# What is the motivic class of a quotient stack?

The Grothendieck ring of complex varieties $K(Var_\mathbb C)$ is the free abelian group generated by isomorphism classes $[X]$ of $\mathbb C$-varieties, modulo the scissor relation $[X]=[Z]+[X\setminus Z]$ for every closed subvariety $Z\subset X$. The product is given by $[X]\cdot [Y]=[X\times_\mathbb CY]$. There is a similar construction for stacks, leading to a ring $$K(St_\mathbb C).$$ One has to restrict to stacks with affine stabilizers. This construction is treated for example in section 3 of this paper by Bridgeland. One can show that $K(St_\mathbb C)$ can be obtained from $K(Var_\mathbb C)$ by inverting the classes of all special groups, or equivalently all classes $[GL_d]$ for $d\geq 1$, or equivalently, the classes $\{\mathbb L,\mathbb L^i-1:i\geq 1\}$, where $\mathbb L=[\mathbb A^1]$.

I am missing some basic point because it seems to me that all classes $[G]$ (for $G$ special) are invertible in $K(St_\mathbb C)$ so that if I have a quotient stack $X/G$ its class will be $$[X/G]=[X]/[G]\in K(St_\mathbb C)$$ regardless of the action of $G$ on $X$, and this is confusing. Here are a couple of examples I would like to understand:

1. What is the class of $GL_2/GL_2$, where $GL_2$ acts on itself by conjugation? I would like this to be different from $[pt]=1$.
2. What is the class of weighted projective space $\mathbb P(a_0,\dots,a_{n-1})=(\mathbb C^{n}\setminus 0)/\mathbb C^*$? I would like this to be different from the class $[\mathbb P^{n-1}]=1+\mathbb L+\cdots+\mathbb L^{n-1}$.

Thank you!

• Why do you expect these spaces to have different classes in the Grothendieck ring? Dec 14, 2016 at 17:39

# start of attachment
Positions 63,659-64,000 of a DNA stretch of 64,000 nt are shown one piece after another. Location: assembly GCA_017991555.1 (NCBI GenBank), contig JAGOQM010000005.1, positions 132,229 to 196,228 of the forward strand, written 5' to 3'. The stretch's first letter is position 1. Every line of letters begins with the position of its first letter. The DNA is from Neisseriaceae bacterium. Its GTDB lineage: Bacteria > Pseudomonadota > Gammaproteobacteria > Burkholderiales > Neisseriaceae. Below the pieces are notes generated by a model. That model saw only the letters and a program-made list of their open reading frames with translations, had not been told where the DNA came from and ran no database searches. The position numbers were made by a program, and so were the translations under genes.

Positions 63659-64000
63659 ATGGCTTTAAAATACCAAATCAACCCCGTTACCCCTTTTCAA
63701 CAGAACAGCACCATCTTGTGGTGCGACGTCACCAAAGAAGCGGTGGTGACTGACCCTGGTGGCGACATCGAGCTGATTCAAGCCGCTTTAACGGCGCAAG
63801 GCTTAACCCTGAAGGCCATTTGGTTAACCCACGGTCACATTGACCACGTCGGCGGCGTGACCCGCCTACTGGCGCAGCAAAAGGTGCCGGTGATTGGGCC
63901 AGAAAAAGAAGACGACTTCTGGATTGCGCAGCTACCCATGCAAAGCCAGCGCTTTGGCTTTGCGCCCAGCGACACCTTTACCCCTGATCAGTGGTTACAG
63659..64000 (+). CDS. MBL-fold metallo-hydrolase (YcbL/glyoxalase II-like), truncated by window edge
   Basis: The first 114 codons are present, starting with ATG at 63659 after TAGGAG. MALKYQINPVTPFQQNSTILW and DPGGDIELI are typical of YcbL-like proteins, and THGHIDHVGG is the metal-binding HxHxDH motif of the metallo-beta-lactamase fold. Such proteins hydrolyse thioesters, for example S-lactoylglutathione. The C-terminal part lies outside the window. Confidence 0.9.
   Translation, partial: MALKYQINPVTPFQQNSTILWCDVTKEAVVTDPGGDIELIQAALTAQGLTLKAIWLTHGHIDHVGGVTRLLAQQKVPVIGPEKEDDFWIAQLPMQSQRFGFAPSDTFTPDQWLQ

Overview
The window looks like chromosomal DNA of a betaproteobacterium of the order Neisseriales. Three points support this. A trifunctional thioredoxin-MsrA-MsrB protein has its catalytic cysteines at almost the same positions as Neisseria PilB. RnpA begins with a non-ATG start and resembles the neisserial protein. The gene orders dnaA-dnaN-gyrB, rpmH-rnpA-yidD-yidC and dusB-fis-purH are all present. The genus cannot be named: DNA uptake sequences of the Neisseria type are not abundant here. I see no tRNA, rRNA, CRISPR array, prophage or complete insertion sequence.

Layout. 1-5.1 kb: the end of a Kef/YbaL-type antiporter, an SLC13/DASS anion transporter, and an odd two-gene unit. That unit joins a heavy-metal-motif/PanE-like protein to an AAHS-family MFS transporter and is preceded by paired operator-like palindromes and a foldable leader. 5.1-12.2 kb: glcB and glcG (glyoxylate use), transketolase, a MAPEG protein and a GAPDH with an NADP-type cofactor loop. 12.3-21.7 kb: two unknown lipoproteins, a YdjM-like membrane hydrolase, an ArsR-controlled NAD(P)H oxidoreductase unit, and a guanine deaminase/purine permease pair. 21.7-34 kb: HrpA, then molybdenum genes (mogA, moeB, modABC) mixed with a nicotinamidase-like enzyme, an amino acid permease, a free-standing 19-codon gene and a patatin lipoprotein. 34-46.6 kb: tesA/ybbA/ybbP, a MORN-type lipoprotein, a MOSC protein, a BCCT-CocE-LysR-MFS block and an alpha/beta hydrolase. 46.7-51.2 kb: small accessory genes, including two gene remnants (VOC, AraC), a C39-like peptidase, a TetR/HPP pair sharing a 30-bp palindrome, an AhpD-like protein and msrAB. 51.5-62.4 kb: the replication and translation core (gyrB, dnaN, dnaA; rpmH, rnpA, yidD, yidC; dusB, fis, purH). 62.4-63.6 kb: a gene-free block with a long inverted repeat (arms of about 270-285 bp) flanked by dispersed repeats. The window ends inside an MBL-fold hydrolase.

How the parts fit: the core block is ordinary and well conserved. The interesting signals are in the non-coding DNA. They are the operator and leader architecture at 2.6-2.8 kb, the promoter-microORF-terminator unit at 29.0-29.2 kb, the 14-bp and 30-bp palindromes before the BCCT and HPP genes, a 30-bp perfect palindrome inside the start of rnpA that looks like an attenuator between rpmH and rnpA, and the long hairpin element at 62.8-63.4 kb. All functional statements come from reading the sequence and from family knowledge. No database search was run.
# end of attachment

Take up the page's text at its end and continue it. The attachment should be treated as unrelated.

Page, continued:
• Just because the spaces are very different, and the Grothendieck ring should be able to keep track of stabilizers, say. For $X/G$, I find it strange that the action plays no role, but maybe I am wrong. Dec 14, 2016 at 18:28
• To give a very simple toy model, if $X$ is a finite set and $G$ a finite group acting on it then the groupoid cardinality ("orbifold Euler characteristic," if you prefer) of the homotopy quotient $X/G$ is equal to $\frac{|X|}{|G|}$ regardless of the action of $G$ on $X$. Dec 14, 2016 at 20:01
• @AndreaRicolfi: I think it might be true that weighted projective space is equal to $1 + \mathbb L + \ldots + \mathbb L^n$ in the usual Grothendieck ring already, even without talking about stacks. One way to try to do this by hand is using the toric description of weighted projective space. Dec 15, 2016 at 2:28

Yes: if $G$ is a special group, then $[X/G] = [X]/[G]$ in the Grothendieck group of stacks. This is the analogue of the fact that if $X \to E$ is a $G$-torsor over an algebraic variety (and $G$ is still special) then $[X] = [E]\cdot [G]$ in the Grothendieck group of varieties. In the category of stacks, the map $X \to X/G$ is always a $G$-torsor, regardless of the action of $G$ on $X$. Does this help?
Qiaochu's toy example is very relevant but also somewhat orthogonal to this situation: finite groups are not special, and $[X/G] = [X]/[G]$ is almost never true in the Grothendieck group of stacks (or varieties, for that matter) if $G$ is finite. For example, $\mathbb G_m$ is a finite étale double cover of itself, but its class in the Grothendieck group is nonzero. A more interesting example is that the class of $BG$ is in many cases (but not always!) just the class of a point: see "A geometric invariant of a finite group" by Torsten Ekedahl.
• I see, $X\to X/G$ being a $G$-torsor does not involve the action, that is what I was missing. Thanks Dan! Dec 15, 2016 at 22:54